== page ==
How to Size Your Buried Downspouts
How Do You Size Your Buried Downspout System?
Whether you’re a homeowner getting a buried downspout professionally installed or a DIYer installing your own, you should know some critical factors before your shovel hits the soil. French Drain Man has provided drainage tips on everything from the fabric, the slope, and the pipe to use. But how do you size your buried downspout system?
1. Use PF Tabular to Calculate Roof Runoff Water
I’m going to show you how to determine the size your buried downspout should be. I think you’ll find it pretty simple and easy to use my format. First, for your own home, you need to look up what your 100-year rainfall is for the duration of 24 hours. Below you’ll see the table that I’m using for my area.
My 100-year rainfall for a duration of 24 hours totals 5.13 inches. You’ll see it highlighted in the table. So, you can use this table if you’re in Michigan and the Detroit area or surrounding area. If you’re outside of Michigan, look up your local PF Tabular. This information is available to everybody. You’re going to need it.
And there’s probably going to be a few people that say, oh, 100 years, how often is that going to happen?
Well, I’m here to tell you that I’ve seen it twice in my adult lifetime. I expect to see it at least once more while I’m still working and doing yard drainage. It’s supposed to be a 1% chance each year that we could see the 100-year rainfall. But I’ve already seen it twice in 33 years. So, I’m just letting you know, size your systems for this.
2. Determine Area of Roof
I’m going to show you the format that I use to determine the area of your roof. The United States measures rain in inches, so the chart below is in those units. If you’re in Canada, you’re dealing with the metric system, convert the format to your units because you need consistency.
Say I have a rooftop, and it’s 40 feet by 100 feet. I now need to convert that 100 feet to inches. Well, there are 12 inches in a foot, so we’re going to multiply 100 by 12 to get 1,200. We’re going to do the same thing with the 40 feet. We’re going to multiply it by 12 inches to reach 480.
Start by taking the area of roof
Example: 40 ft. wide x 100 ft long
100 ft. X 12 in. = 1200 in.
40 ft. X 12 in = 480 in.
Next, include 100 Year 24 hours rain amount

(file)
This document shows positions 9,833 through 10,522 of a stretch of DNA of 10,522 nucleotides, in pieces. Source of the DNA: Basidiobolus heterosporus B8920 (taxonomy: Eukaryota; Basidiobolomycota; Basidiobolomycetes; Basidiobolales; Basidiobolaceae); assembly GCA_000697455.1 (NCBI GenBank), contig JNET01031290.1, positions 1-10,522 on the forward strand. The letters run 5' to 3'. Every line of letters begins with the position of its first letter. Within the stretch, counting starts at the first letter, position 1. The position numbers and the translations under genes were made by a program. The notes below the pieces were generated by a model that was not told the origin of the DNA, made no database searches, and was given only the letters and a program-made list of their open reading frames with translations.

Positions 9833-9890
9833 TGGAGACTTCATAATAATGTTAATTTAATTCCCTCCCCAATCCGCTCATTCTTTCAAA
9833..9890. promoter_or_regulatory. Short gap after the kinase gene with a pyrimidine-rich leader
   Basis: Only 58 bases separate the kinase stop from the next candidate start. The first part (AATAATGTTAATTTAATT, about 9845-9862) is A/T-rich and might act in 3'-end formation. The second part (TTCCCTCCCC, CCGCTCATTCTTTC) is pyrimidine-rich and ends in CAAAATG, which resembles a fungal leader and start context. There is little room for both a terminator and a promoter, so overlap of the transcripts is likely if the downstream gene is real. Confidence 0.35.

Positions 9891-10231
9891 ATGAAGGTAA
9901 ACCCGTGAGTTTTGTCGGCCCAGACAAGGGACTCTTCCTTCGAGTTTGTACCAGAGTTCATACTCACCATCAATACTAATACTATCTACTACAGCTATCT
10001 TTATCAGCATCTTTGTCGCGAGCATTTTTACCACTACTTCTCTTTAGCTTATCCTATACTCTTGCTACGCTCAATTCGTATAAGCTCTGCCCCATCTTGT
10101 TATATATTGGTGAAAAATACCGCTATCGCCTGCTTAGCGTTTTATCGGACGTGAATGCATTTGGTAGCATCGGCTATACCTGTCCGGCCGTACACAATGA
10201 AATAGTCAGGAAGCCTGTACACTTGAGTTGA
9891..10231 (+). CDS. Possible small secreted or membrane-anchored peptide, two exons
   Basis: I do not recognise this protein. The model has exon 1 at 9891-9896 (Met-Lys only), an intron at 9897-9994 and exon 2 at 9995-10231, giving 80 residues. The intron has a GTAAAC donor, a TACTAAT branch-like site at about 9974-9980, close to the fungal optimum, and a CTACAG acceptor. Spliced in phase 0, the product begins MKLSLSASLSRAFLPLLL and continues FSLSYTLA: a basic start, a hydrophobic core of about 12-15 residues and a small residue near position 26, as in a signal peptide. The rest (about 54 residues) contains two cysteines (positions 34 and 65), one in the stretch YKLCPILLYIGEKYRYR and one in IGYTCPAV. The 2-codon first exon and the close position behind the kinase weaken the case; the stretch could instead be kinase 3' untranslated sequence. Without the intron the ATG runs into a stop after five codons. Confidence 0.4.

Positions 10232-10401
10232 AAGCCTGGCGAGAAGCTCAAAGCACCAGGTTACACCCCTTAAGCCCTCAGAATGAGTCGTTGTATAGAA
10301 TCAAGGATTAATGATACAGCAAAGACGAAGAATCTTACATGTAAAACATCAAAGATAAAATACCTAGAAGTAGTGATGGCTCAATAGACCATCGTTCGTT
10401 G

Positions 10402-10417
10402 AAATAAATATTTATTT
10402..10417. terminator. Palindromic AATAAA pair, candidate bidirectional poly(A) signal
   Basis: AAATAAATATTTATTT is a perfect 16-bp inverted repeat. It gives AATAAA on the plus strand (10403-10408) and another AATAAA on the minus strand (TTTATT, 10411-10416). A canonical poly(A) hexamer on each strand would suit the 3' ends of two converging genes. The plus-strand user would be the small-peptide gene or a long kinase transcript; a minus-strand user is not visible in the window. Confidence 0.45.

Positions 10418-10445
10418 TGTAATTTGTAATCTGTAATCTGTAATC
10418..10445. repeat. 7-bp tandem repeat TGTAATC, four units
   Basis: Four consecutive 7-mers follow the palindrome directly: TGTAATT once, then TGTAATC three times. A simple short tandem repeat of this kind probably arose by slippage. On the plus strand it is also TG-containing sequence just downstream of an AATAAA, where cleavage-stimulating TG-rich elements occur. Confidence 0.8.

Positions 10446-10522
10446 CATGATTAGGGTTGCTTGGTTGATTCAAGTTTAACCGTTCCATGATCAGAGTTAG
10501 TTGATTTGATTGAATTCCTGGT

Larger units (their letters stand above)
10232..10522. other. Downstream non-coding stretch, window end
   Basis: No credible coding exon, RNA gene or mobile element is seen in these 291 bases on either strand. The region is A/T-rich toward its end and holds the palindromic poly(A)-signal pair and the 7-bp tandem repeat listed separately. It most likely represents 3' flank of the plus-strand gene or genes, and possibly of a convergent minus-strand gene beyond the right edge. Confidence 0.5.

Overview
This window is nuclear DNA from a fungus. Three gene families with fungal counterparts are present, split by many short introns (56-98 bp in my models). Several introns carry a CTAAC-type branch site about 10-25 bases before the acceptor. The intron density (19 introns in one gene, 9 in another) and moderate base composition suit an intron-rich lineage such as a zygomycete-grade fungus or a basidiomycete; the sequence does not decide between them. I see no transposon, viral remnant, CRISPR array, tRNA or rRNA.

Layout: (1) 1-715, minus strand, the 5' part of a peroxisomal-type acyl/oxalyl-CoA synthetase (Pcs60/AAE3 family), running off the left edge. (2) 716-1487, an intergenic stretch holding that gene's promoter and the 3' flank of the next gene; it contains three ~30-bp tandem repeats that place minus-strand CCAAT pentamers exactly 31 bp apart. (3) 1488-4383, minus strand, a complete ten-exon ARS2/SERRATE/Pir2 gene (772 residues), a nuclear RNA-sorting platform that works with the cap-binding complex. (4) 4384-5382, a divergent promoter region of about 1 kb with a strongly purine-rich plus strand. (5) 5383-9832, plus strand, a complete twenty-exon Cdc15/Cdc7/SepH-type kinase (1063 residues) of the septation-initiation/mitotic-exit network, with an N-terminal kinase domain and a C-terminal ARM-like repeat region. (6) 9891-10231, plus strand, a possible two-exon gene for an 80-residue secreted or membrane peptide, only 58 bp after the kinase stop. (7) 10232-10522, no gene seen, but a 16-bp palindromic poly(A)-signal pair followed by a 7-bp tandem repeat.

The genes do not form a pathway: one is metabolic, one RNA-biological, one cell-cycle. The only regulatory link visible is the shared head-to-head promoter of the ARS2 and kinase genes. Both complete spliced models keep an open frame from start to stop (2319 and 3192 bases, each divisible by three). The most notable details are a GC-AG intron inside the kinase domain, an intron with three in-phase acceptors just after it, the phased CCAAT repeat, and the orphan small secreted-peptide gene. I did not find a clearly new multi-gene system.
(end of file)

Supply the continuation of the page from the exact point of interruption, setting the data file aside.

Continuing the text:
1200 in. X 480 in X 5.13 in of rain = 2,954,880 Total cubic inches of water
3. Use 100-Year Rainfall Stats to Size Your Buried Downspout System
Now we’re going to put the 100-year rainfall stats to use here. So, we have our 1,200 times 480 times our 100-year in a 24-hour rainfall, 5.13. That equals 2,954,880 total cubic inches of water. You want to divide by 231 to get the number of gallons because one gallon equals 231 cubic inches.
We have 2,954,880 cubic inches divided by 231 cubic inches. It equals 12,791.69 gallons. Next, we divide that number by the number of downspouts. In this case, let’s say that this home had seven downspouts. That would be 1,827 gallons of water per downspout. That’s not exact because gutter runs are slightly different, but it gives you an idea.
Let’s have some fun with this to wrap your mind around the 12,791 gallons. Let’s look at some examples.
7.48 gallons are in a cubic foot. 748 gallons are in 100 cubic feet. Remember, these guys want to build you a dry well to hold all this water. So, if we take 12,791.69 divided by the 7.48, it equals 1,710 cubic feet. Think about that. That’s how big the dry well would have to be. These contractors want to tell you that one size fits all. I’m telling you that one size does not fit all for leach fields, French drains, and yard drains.
Let’s have a little more fun here. 27 cubic feet are in a cubic yard. Take 1,710 and divide it by the 27 cubic feet in a yard. You end up with a little more than 63 yards. Imagine the dry well you’d have to dig out 63 yards to handle this roof runoff.
Now you know how to calculate your roof runoff water, so you can see what kind of water you’re dealing with. If you’re ready to start digging your trench, check out our full tutorial on how to extend your underground downspouts.
Why It’s Important to Size Your Roof Runoff System
After 35 years in the field, we’ve seen it all. Unfortunately, we’ve had to correct issues that other contractors created for homeowners. If you have poor percolating soil and a contractor tells you that a dry well will always work for a large dimension rooftop, it will not work. It never does.
That’s usually when we come in, after other contractors screwed up your yard and finances for the job. If you want your buried downspout to work at maximum efficiency for as long as possible, it’s critical to size your buried downspout correctly.